From Library Journal
Copyright 2002 Reed Business Information, Inc.
The authors show Wright as having been extremely sensitive to site planning and other landscape-related issues. The Aguars detail how Frederick Law Olmsted, the Columbian Exposition, and the rebuilding of Chicago after the great fire of 1871 had a profound impact on the career of America's most famous architect.
Wrightscapes clearly delineates Wright's life into understandable stages and tackles each phase with a level of detail that is impressive since Wright's life has already been so well researched. To obtain their wealth of Wright knowledge, the authors conducted extensive site visits and studies, established personal relationships with former and present owners of Wright projects and created a productive relationship with the people of the Frank Lloyd Wright Foundation.
Wrightscapes will benefit those who believe landscape architects should strongly influence a site's design before the structural architecture is created. This book makes it clear that Wright took the landscape into consideration and consulted landscape architects, including the notable Jens Jensen, before designing houses and other buildings. Wright's interest in innovative landscape design can be seen early on in his career with the design of his Oak Park home and studio, which he sited to take advantage of views, privacy, trees, vegetation and microclimates. He was also an ardent proponent of the Prairie School, a modern architectural design style that promoted the use of native plants and creating a sense of place within designed landscapes.
Taliesin, Frank Lloyd Wright's estate in Spring Green, Wisconsin, was one of his most mature landscape designs and upheld his Organic Architecture design principals. Wright took great pains to design the house and land into one element that combined American, Italian, and Japanese components of landscape design into one cohesive whole. The book points out that although Falling Water was his most famous design, it went against his Organic Architecture strategies. These design guidelines stated that architecture should be sited in a manner that lets the occupants enjoy the most prominent features of the site, instead of building on top of them. The in-depth study done on many of Wright's Organic Architecture design sites will benefit landscape architects because they show the importance that the sun, seasons, wind, and other natural parameters of the place play into designing our environment.
Wrightscapes may never have come to fruition without the persistence and dedication of Charles Aguar's wife Berdeana after the untimely death of her husband. Wright fans and landscape architects owe a great debt to her for this because without her diligence this important book may have never been published. Thanks to Berdeana, the world can enjoy a new book about Frank Lloyd Wright that is progressive and forward thinking, an extremely difficult feat to accomplish.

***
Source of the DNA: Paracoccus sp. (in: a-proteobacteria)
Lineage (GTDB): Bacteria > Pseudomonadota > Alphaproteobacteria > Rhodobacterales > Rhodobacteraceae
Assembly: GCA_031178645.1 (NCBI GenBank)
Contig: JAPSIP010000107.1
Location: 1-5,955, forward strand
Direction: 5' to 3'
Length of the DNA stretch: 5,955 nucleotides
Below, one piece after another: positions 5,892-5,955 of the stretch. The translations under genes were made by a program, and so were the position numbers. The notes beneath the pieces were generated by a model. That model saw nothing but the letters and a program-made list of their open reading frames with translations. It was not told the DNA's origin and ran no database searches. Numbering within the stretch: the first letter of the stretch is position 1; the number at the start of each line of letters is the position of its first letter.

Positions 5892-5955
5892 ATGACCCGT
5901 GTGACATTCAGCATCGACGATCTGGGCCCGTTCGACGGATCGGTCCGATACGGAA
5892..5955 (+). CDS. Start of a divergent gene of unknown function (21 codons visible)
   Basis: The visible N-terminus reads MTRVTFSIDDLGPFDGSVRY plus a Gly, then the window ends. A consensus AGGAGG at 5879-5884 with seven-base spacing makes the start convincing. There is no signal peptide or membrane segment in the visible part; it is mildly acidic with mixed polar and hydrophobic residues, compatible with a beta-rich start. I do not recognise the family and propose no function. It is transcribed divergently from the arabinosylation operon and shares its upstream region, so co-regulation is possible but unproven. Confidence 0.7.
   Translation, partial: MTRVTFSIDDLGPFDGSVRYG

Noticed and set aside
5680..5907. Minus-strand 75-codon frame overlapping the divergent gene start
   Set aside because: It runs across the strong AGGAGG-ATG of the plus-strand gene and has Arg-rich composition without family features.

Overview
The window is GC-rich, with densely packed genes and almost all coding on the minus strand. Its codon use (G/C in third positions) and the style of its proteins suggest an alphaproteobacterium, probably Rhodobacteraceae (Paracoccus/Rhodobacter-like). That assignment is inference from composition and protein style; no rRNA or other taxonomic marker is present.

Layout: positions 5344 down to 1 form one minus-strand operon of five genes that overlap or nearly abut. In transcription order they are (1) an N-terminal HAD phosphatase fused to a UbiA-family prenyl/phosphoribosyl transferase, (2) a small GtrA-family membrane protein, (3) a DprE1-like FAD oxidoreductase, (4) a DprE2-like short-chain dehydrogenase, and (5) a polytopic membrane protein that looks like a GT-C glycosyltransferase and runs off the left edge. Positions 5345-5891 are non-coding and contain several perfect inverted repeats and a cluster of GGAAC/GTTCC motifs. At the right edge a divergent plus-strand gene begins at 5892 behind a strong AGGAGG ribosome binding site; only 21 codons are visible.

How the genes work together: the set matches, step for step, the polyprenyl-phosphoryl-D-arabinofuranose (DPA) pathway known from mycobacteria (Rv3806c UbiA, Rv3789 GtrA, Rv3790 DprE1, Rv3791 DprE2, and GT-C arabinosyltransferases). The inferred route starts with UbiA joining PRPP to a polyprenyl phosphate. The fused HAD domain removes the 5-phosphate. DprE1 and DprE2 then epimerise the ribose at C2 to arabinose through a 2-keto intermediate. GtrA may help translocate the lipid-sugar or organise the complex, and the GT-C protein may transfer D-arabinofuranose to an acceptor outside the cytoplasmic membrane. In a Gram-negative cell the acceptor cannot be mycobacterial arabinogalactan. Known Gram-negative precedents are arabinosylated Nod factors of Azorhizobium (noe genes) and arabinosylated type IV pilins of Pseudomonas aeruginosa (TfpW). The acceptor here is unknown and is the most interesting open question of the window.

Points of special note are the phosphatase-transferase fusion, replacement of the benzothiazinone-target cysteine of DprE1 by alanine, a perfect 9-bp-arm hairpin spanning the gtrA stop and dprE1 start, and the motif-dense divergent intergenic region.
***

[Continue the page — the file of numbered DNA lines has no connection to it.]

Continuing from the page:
Unlike Wright, an architectural genius who realized fame and critical acclaim while living, it is sometimes difficult to assess a person's true accomplishments until after they have passed away. The extent a person impacts their community, profession and family can sometimes only be fully realized once they are gone. Such is the case with Charles Aguar who passed away before Wrightscapes was published. I have learned from many sources of Aguar's extreme devotion to his students, peers and his wife Berdeana, a bond that was undividable. Aguar also greatly impacted his community as seen through his contribution to the creation of Athens (GA) greenway.
He also contributed a great deal of research to the profession of landscape architecture including an in-depth study into the life and works of landscape designer Earle S. Draper, whom Aguar dubbed "the unsung hero of Southern (U.S.) landscape architecture." Aguar's most significant research legacy nevertheless will most likely be the work that he and Berdeana compiled into Wrightscapes. (Georgia Landscape Magazine 2003-07-01)
Excerpts from feature article in HOME section by Lisa Morrison
You hear the admiration in her voice as she begins to speak.
Berdeana Aguar, co-author of the book, Wrightscapes is talking about Frank Lloyd Wright looking at the site planning, landscape design and community planning elements of his career...
In 1994, the Aguars got the idea to write about Wright. When they looked at the vast number of books on the architect, they saw a hole. Not much had been written about the outside of Wright homes -- the landscaping and planning that went into the site selection and plantings.
They gathered information by traveling the country, visiting homes and talking to the families Wright designed for. Additional information was gained by looking at the original site plans and how they had evolved.
What began as a two-volume series was eventually edited down to one book and released in May 2002.
Berdeana was faced with finishing the book herself when her husband died in 2000. She is currently working on a new book about her husband's work across the country.
This is some of what the Aguars discovered after years of study:
* Much of what Wright created was a reaction against the formal Victorian period. His landscaping went to the opposite of the evergreen, planned and ornate landscapes.